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When you tap to reveal an adjustment’s sub- sliders, you see this screen (left). Tap the chevron icon to the right of an adjustment’s name to show/hide its sub-sliders. To use a sub-slider, tap its name and it beneath your image (right). The tiny gray dot above the slider indicates its original position. To return to the list shown at left, tap the icon circled here.

Undoing what you’ve done

Undoing the changes you make in the Adjustments panel in Photos for iOS depends on what you’ve done. You can undo changes you’ve made with the Light and Color smart sliders and their sub-sliders by tapping Cancel, and then tapping Discard Changes in the confirmation sheet that appears. This strips away all the edits you made to that image during this round of editing, and spits you out of Edit mode. Alternatively, you can undo specific changes by moving each smart slider (or sub-slider) that you changed back to its original position, which is indicated by a gray dot above the slider itself (visible in the rightmost screen shot above).

The Black & White adjustment, on the other hand, works like an off/on switch, enabling you to turn off just the black-and-white bit without undoing any other changes you made during this editing session using (say, using the Light and Color adjustments). For example, once you tap the B&W icon to reveal its smart slider, you see a tiny B&W label beneath your image. Once you move the smart slider, your image changes from color to black and white and the label changes from black to gray. To restore your image’s color, turn off the black-and-white effect by tapping the B&W label itself (it changes from gray to black).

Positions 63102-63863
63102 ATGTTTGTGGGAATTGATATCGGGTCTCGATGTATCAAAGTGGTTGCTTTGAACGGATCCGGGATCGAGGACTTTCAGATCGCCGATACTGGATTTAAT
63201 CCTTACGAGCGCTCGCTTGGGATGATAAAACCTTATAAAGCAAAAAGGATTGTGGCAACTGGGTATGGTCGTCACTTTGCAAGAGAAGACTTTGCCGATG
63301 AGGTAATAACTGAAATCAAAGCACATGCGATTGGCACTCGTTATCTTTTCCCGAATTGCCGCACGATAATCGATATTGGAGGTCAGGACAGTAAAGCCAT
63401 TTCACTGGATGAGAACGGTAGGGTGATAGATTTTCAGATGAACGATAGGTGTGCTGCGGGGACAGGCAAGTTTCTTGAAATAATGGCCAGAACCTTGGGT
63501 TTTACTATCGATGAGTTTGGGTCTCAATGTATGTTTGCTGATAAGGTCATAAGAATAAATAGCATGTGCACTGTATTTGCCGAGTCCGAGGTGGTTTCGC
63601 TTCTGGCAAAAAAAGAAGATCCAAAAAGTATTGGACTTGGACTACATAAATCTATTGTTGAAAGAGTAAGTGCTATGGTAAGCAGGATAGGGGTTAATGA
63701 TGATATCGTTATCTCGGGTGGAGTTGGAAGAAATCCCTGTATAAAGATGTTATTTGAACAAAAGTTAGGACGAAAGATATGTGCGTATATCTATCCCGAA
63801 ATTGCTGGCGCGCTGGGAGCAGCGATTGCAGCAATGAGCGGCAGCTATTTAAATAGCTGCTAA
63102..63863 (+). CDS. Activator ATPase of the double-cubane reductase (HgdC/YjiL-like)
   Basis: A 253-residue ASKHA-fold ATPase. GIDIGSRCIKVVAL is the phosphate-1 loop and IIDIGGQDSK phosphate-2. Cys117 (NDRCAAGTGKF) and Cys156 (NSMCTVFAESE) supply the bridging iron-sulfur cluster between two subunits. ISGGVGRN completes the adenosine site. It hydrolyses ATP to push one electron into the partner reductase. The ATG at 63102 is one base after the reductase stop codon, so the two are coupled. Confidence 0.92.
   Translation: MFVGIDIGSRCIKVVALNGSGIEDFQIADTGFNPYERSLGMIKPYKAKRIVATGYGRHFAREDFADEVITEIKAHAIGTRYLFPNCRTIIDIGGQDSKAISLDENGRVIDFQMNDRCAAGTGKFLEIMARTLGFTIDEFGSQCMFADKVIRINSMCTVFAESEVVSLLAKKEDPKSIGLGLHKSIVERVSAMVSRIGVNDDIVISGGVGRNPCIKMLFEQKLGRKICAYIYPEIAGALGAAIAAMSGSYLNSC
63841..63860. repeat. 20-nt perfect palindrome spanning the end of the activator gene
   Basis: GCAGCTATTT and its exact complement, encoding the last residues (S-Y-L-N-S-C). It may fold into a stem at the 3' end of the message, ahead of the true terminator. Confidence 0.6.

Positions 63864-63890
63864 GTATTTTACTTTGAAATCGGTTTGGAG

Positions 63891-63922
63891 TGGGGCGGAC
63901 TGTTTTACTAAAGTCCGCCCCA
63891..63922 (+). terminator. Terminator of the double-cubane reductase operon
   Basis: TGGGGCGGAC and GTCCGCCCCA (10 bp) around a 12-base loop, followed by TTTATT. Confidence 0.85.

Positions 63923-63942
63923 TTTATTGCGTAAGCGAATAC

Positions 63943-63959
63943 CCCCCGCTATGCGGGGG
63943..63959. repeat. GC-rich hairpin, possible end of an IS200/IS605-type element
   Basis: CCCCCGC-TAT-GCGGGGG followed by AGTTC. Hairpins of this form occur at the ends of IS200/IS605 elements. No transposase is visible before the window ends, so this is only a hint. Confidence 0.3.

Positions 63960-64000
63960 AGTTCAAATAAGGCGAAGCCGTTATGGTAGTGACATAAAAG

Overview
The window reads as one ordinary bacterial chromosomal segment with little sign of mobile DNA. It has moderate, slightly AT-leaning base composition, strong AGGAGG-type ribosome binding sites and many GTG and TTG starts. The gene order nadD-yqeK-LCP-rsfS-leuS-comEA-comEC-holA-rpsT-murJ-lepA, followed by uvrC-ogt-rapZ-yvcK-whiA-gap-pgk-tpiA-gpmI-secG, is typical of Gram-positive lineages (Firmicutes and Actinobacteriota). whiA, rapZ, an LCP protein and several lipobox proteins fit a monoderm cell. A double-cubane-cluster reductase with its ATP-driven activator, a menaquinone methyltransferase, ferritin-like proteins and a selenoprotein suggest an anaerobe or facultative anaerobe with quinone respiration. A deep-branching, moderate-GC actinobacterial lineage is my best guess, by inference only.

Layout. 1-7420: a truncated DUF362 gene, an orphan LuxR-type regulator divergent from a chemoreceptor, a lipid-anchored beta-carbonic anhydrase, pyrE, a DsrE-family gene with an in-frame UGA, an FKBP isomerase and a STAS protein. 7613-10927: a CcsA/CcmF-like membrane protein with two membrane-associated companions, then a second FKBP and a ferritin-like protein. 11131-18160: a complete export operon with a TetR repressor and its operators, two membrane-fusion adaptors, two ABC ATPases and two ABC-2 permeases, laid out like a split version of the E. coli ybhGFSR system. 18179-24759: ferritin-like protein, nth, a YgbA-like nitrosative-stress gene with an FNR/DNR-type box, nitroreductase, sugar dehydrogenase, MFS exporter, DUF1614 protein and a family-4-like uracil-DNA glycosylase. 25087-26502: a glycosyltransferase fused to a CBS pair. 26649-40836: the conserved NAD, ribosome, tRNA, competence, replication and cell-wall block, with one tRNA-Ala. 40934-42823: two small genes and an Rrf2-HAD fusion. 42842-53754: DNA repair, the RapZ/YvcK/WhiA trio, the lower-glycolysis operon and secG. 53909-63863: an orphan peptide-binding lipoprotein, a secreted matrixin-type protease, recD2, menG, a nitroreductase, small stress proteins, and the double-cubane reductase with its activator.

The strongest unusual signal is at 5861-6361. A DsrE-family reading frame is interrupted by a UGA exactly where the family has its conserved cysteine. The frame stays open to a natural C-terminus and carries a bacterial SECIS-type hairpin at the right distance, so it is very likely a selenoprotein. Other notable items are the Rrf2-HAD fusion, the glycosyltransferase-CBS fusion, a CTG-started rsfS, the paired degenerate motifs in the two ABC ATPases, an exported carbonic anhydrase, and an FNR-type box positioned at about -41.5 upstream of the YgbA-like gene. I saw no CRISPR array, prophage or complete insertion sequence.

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Here the B&W smart slider was used to turn the image into a black-and-white (left). To turn off the black and white effect, tap the B&W label circled here (right).

When you’re finished using the Adjustments panel in Photos for iOS, you can do one of the following:

  • Close the Adjustments panel by tapping its icon at the bottom of your screen. When you do, its icon changes from gray to black and you can see more editing tools. Alternatively, simply tap the Crop or Filter icons which simultaneously puts the Adjustments panel away and opens those tools.
  • Save the edited image and exit Edit mode by tapping Done. Photos saves the new version of the image and you return to the view from whence you came. Don’t worry: You can always restore the image to its original state by opening it in Edit mode again and tapping the red Revert button. In the confirmation message that appears, tap “Revert to Original” and your image returns to the state it was in when you imported it.
  • Undo your changes by tapping Cancel. In the resulting confirmation message, tap Discard Changes and Photos removes all the changes you made in this editing session (changes you made in prior editing sessions are preserved).

As you can see, there’s more editing power in Photos for iOS than meets the eye. It takes a little getting used to, but the ability to edit your images in such powerful ways on an iOS device, using a free program, is awesome. Until next time, may the creative force be with you all!